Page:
Goodbyes are never easy – especially when they’re for buildings with decades of education history in their walls.

In three-and-a-half months, a permanent goodbye for the Sugar Creek Elementary School and New Century School buildings will happen as students walk out the doors for the last time. In the meantime, current staff are working on ways for everyone to give them a proper send-off.

When the school district moves out of the buildings this summer, the 102 year old New Century School building is expected to stay standing, as it’s on the National Register of Historic Places, but Sugar Creek’s 64 year old, 64,000 square foot home will get demolished. The district is transferring ownership of the 12-acre site containing both schools later in the year to the City of Verona, which is expected to redevelop it.

Sugar Creek principal Todd Brunner said staff are working to keep the experience of moving a positive one for the students. They’re planning to do that with events that bring current Sugar Creek students and around 130 new ones who are changing schools with new attendance boundaries taking effect in the fall.

Those events include a public goodbye event Saturday, Feb. 29, a reading night in March at Badger Ridge Middle School, where Sugar Creek will be moving next year, orientation nights for new students and a symbolic “parade of books” for staff, students and families to walk the school’s books from the 420 Church Ave. location over to its new building, one mile to the north, at 740 N. Main St.

New Century School will also hold an open house in April, director Ann Princl said, to bring the students and families from both New Century and VAIS together for the first time.

The message that’s being given to students at Sugar Creek is more about honoring the building that held the school and the transition that everyone will be making, rather than saying goodbye to students who might be going to different sites as a result of boundary changes, Brunner said.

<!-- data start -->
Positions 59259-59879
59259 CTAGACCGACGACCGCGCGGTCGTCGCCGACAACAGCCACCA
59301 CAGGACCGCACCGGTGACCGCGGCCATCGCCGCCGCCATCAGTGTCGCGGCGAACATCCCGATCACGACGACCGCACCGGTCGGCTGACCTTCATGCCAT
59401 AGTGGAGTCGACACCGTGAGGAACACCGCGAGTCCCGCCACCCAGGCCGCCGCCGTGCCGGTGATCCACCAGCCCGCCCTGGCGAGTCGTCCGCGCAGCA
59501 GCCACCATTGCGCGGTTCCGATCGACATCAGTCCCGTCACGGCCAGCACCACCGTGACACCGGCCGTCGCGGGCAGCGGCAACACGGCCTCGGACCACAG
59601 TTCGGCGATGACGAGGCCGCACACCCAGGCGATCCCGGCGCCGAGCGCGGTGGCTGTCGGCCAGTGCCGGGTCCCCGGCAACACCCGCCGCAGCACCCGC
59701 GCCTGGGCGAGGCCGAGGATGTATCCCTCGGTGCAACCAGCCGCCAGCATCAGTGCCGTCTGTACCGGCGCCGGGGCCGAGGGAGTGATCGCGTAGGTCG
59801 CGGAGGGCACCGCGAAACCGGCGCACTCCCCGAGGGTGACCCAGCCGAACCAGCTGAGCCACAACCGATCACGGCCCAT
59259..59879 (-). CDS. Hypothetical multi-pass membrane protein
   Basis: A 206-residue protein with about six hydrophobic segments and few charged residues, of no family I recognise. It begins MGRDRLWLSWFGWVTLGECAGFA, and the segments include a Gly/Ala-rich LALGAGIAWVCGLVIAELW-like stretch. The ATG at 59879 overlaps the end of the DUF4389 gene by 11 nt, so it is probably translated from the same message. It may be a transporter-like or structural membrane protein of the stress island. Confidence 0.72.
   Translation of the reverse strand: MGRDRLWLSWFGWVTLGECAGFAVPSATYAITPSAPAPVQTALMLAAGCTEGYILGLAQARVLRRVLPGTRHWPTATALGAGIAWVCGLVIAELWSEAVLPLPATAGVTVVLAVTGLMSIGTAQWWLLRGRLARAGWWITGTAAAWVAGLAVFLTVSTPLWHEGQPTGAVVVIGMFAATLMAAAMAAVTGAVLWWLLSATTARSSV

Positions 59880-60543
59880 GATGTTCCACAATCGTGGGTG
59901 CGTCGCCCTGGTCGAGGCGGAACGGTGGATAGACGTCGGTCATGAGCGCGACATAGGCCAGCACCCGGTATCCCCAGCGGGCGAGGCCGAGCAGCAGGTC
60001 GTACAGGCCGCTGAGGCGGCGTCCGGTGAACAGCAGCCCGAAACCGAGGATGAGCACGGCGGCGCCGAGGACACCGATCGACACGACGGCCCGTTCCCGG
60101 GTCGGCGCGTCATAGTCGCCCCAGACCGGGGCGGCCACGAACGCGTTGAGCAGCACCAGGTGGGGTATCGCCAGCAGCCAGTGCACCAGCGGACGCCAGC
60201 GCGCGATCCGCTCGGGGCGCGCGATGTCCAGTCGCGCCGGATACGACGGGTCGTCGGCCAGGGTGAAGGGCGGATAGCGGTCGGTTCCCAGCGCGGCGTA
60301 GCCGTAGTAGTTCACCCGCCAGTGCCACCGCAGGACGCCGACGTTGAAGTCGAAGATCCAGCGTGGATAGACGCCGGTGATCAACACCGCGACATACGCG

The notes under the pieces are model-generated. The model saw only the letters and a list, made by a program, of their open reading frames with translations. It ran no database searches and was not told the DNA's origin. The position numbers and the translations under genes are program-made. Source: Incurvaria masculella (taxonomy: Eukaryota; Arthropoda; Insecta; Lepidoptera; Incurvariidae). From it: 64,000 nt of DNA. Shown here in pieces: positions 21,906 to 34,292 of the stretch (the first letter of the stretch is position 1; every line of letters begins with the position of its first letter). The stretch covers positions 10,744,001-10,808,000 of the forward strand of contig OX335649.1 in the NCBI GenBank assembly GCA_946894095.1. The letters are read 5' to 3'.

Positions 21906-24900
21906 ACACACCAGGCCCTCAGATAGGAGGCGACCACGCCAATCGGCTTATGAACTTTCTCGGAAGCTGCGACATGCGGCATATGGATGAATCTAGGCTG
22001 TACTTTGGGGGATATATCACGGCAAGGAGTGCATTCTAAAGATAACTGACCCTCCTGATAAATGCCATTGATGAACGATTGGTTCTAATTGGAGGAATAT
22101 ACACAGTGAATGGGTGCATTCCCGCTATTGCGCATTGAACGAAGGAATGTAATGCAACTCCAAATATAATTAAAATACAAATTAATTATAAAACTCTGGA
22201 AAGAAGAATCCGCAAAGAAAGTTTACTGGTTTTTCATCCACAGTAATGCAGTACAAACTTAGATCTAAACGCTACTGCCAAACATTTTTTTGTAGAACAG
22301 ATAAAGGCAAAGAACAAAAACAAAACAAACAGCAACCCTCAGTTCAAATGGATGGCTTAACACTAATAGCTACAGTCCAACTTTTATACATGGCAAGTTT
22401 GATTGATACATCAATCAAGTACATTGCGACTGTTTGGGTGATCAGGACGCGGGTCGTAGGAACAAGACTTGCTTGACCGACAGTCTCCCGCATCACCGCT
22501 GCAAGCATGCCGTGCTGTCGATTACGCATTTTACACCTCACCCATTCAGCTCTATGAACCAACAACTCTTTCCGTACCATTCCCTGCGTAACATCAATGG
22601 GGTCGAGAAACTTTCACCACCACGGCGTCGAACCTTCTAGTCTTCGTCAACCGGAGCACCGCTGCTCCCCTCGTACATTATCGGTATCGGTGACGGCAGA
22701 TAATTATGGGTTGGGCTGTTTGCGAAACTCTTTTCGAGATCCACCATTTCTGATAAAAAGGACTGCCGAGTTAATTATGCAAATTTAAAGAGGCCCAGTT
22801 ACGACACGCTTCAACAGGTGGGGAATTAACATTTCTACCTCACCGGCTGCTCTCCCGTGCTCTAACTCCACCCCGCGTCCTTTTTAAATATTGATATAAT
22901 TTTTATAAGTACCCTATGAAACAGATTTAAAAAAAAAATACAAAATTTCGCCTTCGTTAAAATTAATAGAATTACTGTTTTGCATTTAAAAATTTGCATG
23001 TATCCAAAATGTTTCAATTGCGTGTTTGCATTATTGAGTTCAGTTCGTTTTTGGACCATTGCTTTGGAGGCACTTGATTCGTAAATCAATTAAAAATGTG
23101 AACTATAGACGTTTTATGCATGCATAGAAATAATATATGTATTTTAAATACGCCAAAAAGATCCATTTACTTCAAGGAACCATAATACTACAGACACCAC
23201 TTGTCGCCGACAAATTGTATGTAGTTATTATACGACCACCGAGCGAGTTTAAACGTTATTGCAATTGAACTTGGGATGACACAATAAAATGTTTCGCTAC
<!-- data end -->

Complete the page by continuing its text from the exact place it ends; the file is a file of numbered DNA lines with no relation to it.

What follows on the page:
“We’re mostly trying to focus on the here and now,” he said. “There are kids in our school who won’t be back – we’re losing few, but we are losing some – and so we don’t want that to be what kids are focused on.”

The Feb. 29 goodbye the public can attend is from 1-3 p.m. at both Sugar Creek and New Century School. Attendees will have opportunities to walk through the both buildings and look at the classrooms, historical displays and a video memory recording station.

Staff are still working on developing projects after that, Princl said, for students to say goodbye to the building. In the meantime, teachers are incorporating conversations about moving buildings into classroom learning.

“The social-emotional learning piece is something our classroom teachers and our school counselor will be taking an active part in within the classrooms so we can be sure we give students that opportunity to share how they’re feeling, share how this experience is affecting them,” she said.

Brunner said the school has started to prepare students for the move by going into second, third and fourth grade classrooms and discussing what the new building will be like and showing them maps.

“We’ve done a lot just talking about it,” he said. “It’s been more focusing on the positive, and that was not an accident.”

Both Brunner and Princl said that even though the buildings will be different in the fall, the people who make the school’s environment what it is will be the same.

“We’ve done a lot of good work in this school,” he said. “This is an opportunity to include more students and families in that good work … even though the building will be gone, a school culture is a school culture, that’s not building-dependent.”

Princl said that even though the students and staff will miss the connections that were made with Sugar Creek and Stoner Prairie, they’re excited to transition into one building together.

“We have these great staffs that are going to take all of those gifts and talents that they have, and bring that with them, and then we will create that amazing community there,” she said. “Four walls are a great thing, but it’s the people.”

Email reporter Kimberly Wethal at and follow her on Twitter @kimberly_wethal.